Of course, you don't have to go deep – you can just keep things balanced too and still explore plenty of sounds with the Mix and Modulation. 

The predelay switch at the back changes the feel of playing considerably but can't be dialled to the player's taste like the Golden Reverberator's control – it's on or off with the LED changing from purple to red when it's engaged. In comparison to a rotary control, it's not the easiest thing to activate in the heat of the moment between songs live either.

Universal Audio Evermore

The pedal's output and input levels need to be balanced for the levels of compression and signal level you want  (Image credit: Future)

We see a fair amount of stick being given to UA online for its pedal pricing and it's easy to round on a big organisation, but let's take a step back

While cheaper than the more featured larger Golden Reverberator and Del-Verb pedals, $219 still isn't cheap for a digital pedal, but where UA continue to excel is the quality of sounds. This is result of its years of investment and expertise in emulating hardware in plugins that is now paying dividends in pedals. UA are at the bleeding edge of digitally emulating classic vintage reverb and it shows again here – it's ultimately what the price of admission is for. The UAFX pedals sound consistently great. 

We see a fair amount of stick being given to UA online for its pedal pricing and it's easy to round on the big organisation, but let's take a step back. Though the Evermore's more authentically complete competition is the accurate emulation of the 224's sounds (and controls) in the Chase Bliss and Meris collaboration CXM 1978, it costs $899. The DigiTech Supernatural is discontinued (but doesn't offer the same three-band decay options as the Evermore), and the original Lexicon unit still costs thousands even used, and was $7,500 when it was released in 1978 . Like the 1176 pedal I reviewed, this is the most affordable entry price for an emulation of a very specific and highly-rated piece of studio hardware. 

Universal Audio UAFX Evermore reverb pedal

(Image credit: Universal Audio )

But as good as those sounds are – and UA clearly deems them good enough to reuse in multiple pedals now – it just seems to highlight for me the odd functionality missteps elsewhere that some other higher-end pedal brands don't make. It's as if the two core chassis types UA has chosen for its pedals dictate their features a little too strictly. We already know UA has no intention of making its pedals MIDI-compatible for the foreseeable future, but the lack of stereo here is a negative.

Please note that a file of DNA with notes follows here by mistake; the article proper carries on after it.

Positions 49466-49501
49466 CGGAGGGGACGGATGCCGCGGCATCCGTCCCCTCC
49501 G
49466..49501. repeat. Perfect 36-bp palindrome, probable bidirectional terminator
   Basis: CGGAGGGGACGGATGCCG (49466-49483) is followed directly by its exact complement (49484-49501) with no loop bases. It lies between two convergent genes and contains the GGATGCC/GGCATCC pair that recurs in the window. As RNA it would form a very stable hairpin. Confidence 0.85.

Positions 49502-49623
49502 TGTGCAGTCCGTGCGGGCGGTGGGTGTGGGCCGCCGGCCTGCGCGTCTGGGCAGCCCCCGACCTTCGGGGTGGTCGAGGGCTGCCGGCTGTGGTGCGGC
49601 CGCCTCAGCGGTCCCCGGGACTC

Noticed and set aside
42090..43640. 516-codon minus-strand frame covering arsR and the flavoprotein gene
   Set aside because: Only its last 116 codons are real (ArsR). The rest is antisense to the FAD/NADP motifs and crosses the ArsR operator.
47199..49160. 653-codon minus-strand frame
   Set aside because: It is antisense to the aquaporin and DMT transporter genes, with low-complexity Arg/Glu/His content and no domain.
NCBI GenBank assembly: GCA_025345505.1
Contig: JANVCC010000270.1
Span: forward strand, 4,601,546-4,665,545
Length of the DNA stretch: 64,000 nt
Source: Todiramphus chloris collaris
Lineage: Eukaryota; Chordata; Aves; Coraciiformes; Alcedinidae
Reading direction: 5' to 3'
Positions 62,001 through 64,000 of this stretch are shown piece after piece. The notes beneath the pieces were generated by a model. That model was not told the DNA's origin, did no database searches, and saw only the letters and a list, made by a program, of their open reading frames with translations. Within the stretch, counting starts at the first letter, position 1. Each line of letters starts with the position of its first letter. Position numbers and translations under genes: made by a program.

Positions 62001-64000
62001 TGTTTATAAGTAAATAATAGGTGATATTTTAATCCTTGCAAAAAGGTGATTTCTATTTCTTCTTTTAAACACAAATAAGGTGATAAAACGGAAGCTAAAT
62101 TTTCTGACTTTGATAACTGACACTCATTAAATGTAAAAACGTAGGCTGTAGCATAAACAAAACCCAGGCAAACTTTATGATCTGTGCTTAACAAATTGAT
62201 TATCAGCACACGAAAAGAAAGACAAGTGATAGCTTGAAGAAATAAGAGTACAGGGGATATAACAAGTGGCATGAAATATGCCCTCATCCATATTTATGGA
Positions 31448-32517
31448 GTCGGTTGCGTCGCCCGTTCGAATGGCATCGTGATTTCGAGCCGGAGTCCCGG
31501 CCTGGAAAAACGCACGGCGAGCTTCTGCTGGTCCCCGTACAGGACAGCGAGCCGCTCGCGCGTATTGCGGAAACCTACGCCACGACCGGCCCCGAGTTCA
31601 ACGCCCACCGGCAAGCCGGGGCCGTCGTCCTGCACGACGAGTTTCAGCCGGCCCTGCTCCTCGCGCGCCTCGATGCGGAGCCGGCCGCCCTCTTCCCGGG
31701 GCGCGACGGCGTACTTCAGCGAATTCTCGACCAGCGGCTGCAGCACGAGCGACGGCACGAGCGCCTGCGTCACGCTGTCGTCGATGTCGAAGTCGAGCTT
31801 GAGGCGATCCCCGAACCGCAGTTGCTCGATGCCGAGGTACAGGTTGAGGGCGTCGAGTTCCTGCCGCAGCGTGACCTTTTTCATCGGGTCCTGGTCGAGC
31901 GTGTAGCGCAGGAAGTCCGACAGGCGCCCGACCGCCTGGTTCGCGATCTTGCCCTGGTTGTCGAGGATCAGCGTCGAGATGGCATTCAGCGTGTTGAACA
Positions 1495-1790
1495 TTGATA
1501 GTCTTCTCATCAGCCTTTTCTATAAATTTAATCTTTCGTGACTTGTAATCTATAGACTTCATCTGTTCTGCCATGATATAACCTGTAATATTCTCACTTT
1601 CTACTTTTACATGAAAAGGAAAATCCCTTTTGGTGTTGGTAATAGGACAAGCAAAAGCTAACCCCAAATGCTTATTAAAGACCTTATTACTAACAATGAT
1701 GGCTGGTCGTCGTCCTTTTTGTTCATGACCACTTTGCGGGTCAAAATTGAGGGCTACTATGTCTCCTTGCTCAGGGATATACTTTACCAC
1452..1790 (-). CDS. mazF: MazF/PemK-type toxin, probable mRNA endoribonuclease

If you can stretch to it – or find it on sale – the Golden Reverberator is a better investment because it packs three times the goodness, stereo, controllable predelay, and really is one of the very best reverb pedals you can buy right now. But if plate and spring options don't appeal, it simply won't be worth it for you. And that's really what this widening of the UAFX pedal range is about; more buying options. 

MusicRadar verdict: The most affordable authentic Lexicon 224 sounds available in a reverb pedal right now, the Evermore is glorious and versatile but those with stereo and more predelay control needs will need to look to the Golden Reverberator.  

Universal Audio UAFX Evermore Studio Reverb pedal: Hands-on demos

Mark Johnston 

Rabea Massaad 

Mark Hopkins 


Universal Audio UAFX Evermore Studio Reverb pedal: Specifications

Universal Audio UAFX Evermore Studio Reverb

(Image credit: Universal Audio)

  • TYPE: Pedal emulation of the Lexicon 224 digital reverb's sounds 
  • CONTROLS: Modulation, Mix, Room / Small Hall / Large Hall mode mini toggle switch, Bass / Mid  / Treble Decay, bypass footswitch, Trails / True bypass switch, Predelay on/off switch 
  • POWER: 9V DC pedalboard isolated power supply (250mA power draw)
  • CONTACT: Universal Audio
Rob Laing
Guitars Editor, MusicRadar

I'm the Guitars Editor for MusicRadar, handling news, reviews, features, tuition, advice for the strings side of the site and everything in between. Before MusicRadar I worked on guitar magazines for 15 years, including Editor of Total Guitar. I've currently set aside any pipe dreams of getting anywhere with my own songs and I am enjoying playing covers in function bands.